Talking about sex and sexual health is often a taboo topic, but there’s nothing wrong with educating yourself about sex if you plan on being sexually active or if you are already sexually active. Open conversations about sex are necessary to help prevent the transmission of sexually transmitted diseases and to provide people with information about the various healthcare resources available.
According to the Centers for Disease Control and Prevention’s 2018 Sexually Transmitted Disease Surveillance Report, STDs have increased for the fifth consecutive year, with almost 2.5 million cases of chlamydia, gonorrhea, and syphilis in the US.
There were 1,758,668 reported cases of chlamydia in 2018, a 2.9 percent increase from 2017. 583,405 cases of gonorrhea were reported, a five percent increase from 2017, and 115,045 cases of syphilis were reported, up 13.3 percent from 2017. Cases of primary and secondary syphilis, the most infectious stages of the STD, increased by 14.4 percent, the highest number reported since 1991, according to the CDC.
Not all cases of STDs are reported, with other STDs like HPV and herpes often going unreported. Because of this, “National surveillance data only captures a fraction of America’s STD epidemic,” the CDC reported. The CDC also found that chlamydia is the most commonly reported STD, with nearly 1.8 million cases reported in 2018 among young women ages 15 to 24. Diagnoses of primary and secondary syphilis in women rose by 34 percent since 2017, and gonorrhea increased from 232,587 cases in 2017 to 241,074 cases in 2018, according to the CDC.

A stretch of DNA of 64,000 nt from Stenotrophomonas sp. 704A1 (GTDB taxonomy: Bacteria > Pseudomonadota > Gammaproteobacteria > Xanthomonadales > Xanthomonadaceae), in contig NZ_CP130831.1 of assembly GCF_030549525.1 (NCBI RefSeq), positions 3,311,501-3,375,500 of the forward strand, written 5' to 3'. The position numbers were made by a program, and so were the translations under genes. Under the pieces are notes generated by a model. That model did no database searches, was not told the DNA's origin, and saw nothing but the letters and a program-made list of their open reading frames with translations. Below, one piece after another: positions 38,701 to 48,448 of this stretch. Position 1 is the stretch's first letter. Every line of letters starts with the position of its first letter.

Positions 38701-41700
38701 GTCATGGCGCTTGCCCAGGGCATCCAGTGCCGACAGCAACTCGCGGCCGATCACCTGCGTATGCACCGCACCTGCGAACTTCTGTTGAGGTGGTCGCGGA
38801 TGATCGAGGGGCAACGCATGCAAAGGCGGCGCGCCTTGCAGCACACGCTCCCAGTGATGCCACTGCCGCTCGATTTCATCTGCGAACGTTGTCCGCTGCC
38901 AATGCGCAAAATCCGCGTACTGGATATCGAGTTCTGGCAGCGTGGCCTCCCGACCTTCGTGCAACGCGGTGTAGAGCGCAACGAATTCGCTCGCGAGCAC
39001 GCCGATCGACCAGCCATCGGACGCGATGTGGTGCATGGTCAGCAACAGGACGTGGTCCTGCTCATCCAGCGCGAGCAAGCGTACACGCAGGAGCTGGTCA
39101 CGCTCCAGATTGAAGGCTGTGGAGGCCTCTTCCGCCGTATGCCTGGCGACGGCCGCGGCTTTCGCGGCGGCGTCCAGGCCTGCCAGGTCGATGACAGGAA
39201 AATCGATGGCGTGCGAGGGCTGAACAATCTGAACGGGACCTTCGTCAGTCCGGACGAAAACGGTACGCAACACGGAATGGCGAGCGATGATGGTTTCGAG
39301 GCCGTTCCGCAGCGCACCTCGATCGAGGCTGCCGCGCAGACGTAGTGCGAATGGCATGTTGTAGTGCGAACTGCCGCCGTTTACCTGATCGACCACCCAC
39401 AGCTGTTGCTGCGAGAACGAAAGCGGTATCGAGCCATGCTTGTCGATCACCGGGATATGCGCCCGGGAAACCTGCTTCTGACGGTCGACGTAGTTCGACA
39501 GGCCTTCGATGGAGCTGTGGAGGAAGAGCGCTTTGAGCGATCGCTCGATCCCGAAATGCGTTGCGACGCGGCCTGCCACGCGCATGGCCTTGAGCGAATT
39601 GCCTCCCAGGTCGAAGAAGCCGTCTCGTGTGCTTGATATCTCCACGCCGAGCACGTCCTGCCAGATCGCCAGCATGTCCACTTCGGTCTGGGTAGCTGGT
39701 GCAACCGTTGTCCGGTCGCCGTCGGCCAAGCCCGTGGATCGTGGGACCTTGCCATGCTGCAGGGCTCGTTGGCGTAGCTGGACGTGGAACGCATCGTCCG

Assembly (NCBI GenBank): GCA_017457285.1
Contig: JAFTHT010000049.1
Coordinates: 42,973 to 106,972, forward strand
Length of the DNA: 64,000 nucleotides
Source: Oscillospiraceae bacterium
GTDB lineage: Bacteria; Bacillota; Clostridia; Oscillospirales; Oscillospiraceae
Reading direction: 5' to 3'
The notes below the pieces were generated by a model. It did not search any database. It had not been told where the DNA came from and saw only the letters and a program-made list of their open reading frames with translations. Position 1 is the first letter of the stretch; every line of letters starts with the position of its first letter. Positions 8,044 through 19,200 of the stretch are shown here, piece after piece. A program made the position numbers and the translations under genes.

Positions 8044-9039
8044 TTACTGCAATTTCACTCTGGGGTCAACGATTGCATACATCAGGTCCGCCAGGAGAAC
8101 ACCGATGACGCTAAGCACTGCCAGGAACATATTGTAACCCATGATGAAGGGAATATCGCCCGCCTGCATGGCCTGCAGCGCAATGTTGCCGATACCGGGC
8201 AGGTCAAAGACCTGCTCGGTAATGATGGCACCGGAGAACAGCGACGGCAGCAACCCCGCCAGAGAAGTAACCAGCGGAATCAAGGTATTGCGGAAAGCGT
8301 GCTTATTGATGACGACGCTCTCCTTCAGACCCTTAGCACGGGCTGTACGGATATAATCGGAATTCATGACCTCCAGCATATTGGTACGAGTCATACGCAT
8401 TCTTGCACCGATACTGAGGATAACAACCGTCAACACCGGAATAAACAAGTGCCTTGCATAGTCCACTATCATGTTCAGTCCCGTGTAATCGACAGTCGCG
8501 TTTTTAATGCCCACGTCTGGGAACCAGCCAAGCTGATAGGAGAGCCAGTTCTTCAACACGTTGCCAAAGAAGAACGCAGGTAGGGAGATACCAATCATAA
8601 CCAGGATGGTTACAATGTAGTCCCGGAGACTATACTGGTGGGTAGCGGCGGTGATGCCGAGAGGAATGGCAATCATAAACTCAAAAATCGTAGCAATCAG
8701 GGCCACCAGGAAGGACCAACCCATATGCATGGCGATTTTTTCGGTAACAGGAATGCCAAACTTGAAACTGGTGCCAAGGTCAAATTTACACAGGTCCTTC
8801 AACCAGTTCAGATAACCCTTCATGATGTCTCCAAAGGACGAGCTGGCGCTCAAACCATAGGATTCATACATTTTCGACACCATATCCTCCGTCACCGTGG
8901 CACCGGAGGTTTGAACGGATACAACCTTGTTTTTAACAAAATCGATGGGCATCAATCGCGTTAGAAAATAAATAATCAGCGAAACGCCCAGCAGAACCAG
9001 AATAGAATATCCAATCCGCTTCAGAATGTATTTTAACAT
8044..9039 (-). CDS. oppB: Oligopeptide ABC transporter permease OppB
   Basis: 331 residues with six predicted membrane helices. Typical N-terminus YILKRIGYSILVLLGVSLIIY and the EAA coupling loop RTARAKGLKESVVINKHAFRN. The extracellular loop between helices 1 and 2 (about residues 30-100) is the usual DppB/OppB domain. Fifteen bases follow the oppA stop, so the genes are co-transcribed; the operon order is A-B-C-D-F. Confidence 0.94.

“STDs can come at a high cost for babies and other vulnerable populations,” Jonathan Mermin, MD, MPH, director of CDC’s National Center for HIV/AIDS, viral hepatitis, STD, and tuberculosis prevention, said. According to Dr. Mermin, “Curbing STDs will improve the overall health of the nation and prevent infertility, HIV, and infant deaths.”
Fortunately, antibiotics can cure STDs like syphilis, gonorrhea, and chlamydia, but if they go untreated, they can be transmitted and may potentially lead to infertility, ectopic pregnancy, and an increased risk of HIV. Factors that contribute to the rise of STDs are drug use, poverty, stigma, and unstable housing, which can reduce access to prevention and care, according to the CDC. A decline in condom use in vulnerable populations has also contributed to the rise of STDs. Additionally, cuts to local- and state-funded STD clinics have prevented people from getting screened for STDs and receiving proper care in the event they have an STD.
To address this epidemic, the CDC recommends healthcare providers make STD screening and treatment a standard part of medical care. They also believe that state and local health departments should improve the public health infrastructure. You can also take action by making sure you and your partner(s) get tested regularly if you’re sexually active and practicing safe sex and reducing your risk of STDs by using condoms.